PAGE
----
The rope I use for the bridle (now) is very reluctant to hold knots (it's rather stiff when you try to bend it tighthly). On my first iteration of the bridle with a standard double braid, I had a simple overhand knot (not a loop) through which I inserted the removable U shackle from the block. After years of service, that got so tight that I could not even remove the shackle, because the ends widen just slightly.

In my setup, as long as the loop doesn't pull tight, I'm fine. (As long as I can remove the block, the knot can stay in the line, I don't need to remove it to get the line off the boat for storage). In effect, I am able adjust for slight errors in placement of the knot by the way I tie the two free ends together. For that I use a modified sheet bend which has always been easy to work open again.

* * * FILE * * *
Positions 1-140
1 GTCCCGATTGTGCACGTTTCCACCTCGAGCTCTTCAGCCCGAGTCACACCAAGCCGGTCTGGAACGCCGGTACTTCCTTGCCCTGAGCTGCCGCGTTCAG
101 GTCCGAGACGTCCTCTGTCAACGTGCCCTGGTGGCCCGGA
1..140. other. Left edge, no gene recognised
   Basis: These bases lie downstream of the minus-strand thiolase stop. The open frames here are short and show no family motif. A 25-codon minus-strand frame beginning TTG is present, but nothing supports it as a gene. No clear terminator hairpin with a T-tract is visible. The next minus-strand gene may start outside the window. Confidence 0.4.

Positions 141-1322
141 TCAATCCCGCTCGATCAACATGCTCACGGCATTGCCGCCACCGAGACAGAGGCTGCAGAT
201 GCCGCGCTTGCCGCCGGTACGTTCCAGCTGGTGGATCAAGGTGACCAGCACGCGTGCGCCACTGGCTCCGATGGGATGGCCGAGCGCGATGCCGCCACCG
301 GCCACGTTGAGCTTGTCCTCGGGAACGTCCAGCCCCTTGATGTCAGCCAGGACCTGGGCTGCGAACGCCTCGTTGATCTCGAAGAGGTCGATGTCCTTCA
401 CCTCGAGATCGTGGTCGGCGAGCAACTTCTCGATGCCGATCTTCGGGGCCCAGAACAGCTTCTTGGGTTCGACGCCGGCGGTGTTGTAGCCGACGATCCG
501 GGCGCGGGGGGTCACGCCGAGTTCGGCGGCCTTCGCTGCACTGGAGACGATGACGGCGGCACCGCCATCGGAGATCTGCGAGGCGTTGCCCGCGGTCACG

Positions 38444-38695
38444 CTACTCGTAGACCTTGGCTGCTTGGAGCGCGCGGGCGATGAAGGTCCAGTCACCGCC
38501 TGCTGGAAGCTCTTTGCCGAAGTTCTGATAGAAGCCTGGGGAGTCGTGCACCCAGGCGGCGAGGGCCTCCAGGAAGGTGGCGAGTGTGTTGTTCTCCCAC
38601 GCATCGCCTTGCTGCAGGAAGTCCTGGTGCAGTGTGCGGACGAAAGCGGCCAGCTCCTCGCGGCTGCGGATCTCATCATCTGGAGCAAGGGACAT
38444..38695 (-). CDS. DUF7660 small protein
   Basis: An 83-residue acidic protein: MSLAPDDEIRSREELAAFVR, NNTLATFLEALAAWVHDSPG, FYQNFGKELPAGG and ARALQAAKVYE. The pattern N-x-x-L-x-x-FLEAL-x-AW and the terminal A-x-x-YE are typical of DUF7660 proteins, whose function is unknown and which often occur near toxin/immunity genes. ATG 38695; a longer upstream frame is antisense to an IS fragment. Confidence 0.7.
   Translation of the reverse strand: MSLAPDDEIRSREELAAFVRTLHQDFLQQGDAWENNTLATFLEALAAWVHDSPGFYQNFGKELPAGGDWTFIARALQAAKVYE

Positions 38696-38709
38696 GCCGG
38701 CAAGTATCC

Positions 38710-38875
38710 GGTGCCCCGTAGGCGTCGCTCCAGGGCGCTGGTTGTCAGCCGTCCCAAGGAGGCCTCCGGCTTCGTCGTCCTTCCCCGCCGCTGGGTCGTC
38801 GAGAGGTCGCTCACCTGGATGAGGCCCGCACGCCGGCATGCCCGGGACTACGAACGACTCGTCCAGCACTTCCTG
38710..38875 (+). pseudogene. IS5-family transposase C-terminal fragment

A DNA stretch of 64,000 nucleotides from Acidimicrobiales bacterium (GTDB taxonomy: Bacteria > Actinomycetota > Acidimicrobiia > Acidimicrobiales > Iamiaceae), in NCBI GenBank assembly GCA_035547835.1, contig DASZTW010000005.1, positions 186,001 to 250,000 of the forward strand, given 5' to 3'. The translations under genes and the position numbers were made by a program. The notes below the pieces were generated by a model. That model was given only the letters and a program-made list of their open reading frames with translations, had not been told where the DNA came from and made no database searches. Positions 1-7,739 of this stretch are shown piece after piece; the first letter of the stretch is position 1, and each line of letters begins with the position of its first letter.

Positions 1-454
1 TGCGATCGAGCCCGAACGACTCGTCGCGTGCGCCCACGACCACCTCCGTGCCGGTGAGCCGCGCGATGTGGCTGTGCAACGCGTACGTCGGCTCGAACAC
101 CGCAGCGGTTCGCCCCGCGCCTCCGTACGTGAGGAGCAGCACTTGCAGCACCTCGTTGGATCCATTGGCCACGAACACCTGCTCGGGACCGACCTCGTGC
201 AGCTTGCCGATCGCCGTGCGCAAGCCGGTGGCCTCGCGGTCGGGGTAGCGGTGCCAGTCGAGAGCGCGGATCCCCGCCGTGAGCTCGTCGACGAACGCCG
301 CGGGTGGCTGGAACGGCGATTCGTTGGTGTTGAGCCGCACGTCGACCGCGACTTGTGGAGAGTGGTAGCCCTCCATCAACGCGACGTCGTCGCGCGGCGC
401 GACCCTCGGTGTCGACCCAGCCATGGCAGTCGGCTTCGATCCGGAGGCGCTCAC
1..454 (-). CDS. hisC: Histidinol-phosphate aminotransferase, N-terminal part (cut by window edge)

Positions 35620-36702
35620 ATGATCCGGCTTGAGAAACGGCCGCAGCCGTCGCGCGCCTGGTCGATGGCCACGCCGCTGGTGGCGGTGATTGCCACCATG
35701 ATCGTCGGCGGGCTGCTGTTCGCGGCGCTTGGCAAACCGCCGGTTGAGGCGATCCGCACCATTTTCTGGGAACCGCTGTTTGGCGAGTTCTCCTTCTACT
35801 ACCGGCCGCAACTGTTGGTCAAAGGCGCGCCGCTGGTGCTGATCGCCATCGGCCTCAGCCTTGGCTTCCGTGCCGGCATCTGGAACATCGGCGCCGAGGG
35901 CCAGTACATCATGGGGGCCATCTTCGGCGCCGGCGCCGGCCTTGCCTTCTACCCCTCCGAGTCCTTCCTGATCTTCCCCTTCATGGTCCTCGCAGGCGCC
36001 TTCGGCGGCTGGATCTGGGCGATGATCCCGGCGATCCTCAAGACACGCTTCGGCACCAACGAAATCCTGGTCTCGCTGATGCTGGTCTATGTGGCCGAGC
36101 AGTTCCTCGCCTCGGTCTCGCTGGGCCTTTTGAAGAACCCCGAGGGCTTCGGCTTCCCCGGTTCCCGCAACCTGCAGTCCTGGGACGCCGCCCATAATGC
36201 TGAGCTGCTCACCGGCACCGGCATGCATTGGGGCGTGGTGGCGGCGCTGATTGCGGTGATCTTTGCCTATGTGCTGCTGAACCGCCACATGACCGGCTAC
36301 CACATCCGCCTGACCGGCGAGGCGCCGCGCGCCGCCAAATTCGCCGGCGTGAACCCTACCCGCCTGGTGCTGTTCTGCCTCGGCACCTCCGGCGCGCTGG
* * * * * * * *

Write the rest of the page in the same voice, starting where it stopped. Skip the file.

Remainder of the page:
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Re: Rope for various lines

Postby Interim » Thu May 21, 2015 12:00 pm

Can I introduce anchor rodes? I am using a single-braided poly right now, the only advantage of which is that it floats. It is impossible to coil, so a quick anchor drop is almost impossible.

What do other people use? I have a 10lb mushroom, which doesn't need much strength. I don't even have a chain at the end; just tied on with a fisherman's bend.

--john
1979 DSII
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Re: Rope for various lines

Postby talbot » Thu May 21, 2015 12:50 pm